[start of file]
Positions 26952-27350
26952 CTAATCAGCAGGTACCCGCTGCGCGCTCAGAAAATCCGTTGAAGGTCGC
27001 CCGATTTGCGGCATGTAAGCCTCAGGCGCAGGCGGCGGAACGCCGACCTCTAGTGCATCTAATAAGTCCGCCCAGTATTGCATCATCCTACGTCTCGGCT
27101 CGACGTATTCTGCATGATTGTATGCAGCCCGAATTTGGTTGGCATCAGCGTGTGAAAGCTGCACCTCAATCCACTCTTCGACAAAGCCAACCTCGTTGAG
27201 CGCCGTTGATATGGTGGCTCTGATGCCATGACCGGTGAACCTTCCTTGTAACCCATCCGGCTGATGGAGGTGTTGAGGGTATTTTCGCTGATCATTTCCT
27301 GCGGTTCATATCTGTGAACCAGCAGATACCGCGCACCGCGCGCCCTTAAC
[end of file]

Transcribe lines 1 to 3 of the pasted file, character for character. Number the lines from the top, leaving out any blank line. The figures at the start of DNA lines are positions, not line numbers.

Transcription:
Positions 26952-27350
26952 CTAATCAGCAGGTACCCGCTGCGCGCTCAGAAAATCCGTTGAAGGTCGC
27001 CCGATTTGCGGCATGTAAGCCTCAGGCGCAGGCGGCGGAACGCCGACCTCTAGTGCATCTAATAAGTCCGCCCAGTATTGCATCATCCTACGTCTCGGCT